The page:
The Social Chef: Mogan Anthony's Dining Digs in Westchester and Beyond
The Hudson Valley has proven fruitful in a number of ways for Mogan Anthony, executive chef for the Village Social Hospitality Group. In the literal sense, Mogan is able to reap the Valley’s bounty, especially in summer months. Beyond that Mogan has found a community with residents who are knowledgeable about food and receptive to his restaurants, a place that affords people in the food service field a work/life balance.
Mogan has come a long way since starting as a sous chef in 2011 at the Village Social Restaurant in Mount Kisco. He now oversees three restaurants: two Village Socials (the second one in Rye) and Locali Pizza Bar & Kitchen, in New Canaan, CT. Scheduled to open by the end of this year is a second Locali in Mount Kisco, Pub Street in Pleasantville and an as-yet-unnamed quick-serve restaurant also in Pleasantville.
“The real estate up here is definitely less expensive than in the city, and with more than one restaurant we have better buying power and can take advantage of the great produce the Hudson Valley offers,” Mogan says. While his restaurants aren’t entirely farm-to-table, Mogan is a strong believer in supporting local farmers and paying them fairly. Some favorites of his include Hilltop Hanover Farm in Yorktown and Rochambeau Farm in Mount Kisco. Mogan, who grew up in Malaysia, points out that in his homeland, “There was no such thing as ‘farm-to-table.’ Eating food in season and having vegetables and grains in your diet was just a way of life.”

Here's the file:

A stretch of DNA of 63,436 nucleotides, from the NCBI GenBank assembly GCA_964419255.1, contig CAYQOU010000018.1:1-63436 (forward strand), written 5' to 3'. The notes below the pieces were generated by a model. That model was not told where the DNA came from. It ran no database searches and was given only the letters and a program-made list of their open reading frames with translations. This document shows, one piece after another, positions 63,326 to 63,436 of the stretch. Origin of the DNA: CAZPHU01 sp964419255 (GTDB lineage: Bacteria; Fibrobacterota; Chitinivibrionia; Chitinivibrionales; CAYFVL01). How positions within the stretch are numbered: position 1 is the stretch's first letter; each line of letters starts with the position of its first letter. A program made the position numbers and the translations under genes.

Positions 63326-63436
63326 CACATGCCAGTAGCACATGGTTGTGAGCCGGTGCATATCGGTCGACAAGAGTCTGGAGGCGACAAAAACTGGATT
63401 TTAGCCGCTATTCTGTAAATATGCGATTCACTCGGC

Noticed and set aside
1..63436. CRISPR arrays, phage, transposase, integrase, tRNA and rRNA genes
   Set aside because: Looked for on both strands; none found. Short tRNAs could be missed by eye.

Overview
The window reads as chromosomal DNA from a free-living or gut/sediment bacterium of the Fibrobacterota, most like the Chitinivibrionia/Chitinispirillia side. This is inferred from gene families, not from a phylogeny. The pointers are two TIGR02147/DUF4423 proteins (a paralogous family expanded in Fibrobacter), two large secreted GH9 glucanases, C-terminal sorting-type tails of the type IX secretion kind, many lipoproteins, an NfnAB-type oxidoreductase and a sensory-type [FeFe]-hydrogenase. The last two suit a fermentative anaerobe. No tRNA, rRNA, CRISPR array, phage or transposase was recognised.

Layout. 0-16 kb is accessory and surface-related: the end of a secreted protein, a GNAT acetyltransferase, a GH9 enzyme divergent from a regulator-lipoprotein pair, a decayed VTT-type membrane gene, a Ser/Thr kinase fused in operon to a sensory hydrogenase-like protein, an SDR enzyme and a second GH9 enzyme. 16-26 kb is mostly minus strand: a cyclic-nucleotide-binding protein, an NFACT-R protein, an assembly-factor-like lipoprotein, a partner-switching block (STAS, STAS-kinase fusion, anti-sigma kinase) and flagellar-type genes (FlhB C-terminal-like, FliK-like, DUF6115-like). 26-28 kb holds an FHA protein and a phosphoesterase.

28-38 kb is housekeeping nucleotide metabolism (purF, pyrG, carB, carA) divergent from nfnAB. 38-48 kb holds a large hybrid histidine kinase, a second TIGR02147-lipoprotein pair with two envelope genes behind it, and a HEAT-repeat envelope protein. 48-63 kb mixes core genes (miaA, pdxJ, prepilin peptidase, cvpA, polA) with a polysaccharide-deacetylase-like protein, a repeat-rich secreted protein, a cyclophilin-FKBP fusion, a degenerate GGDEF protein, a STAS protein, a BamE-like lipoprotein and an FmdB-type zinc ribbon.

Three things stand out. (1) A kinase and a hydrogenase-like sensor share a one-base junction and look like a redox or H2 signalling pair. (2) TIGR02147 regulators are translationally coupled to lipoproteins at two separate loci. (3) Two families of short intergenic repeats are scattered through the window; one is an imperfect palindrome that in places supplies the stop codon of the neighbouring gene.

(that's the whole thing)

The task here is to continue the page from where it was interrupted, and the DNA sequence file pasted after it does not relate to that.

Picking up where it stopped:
Mogan is bringing that way of thinking to his customers. The menus at his restaurants run the gamut from killer grilled cheese (for those looking for comfort food) to braised pig foot. There are vegetarian choices on the menus and a popular grain salad. To go back to his roots Mogan has Sunday ramen nights during the winter months at the Mount Kisco Village Social.
“Our customers are well-traveled and well-educated and want success for their neighborhood restaurants; they’re not as loyal in New York City.”
Mogan trained at a number of Jean-Georges Vongerichten restaurants in New York City and says, “It’s great to spend time at Manhattan restaurants to build a foundation, but it’s easy for a chef to become burned out working in the city.” Mogan’s wife was a pastry chef and the couple found they spent little time together. “I offer my staff the chance to spend time with family as well as grow professionally.” Mogan and his wife now have a 2½-year-old daughter (they live over the border from Westchester in Greenwich, CT).
Mogan says the Hudson Valley community has allowed him to continue to love what he does and keep that hunger that’s behind every great chef. “I’ve gotten the chance to grow as a leader and keep my creativity.”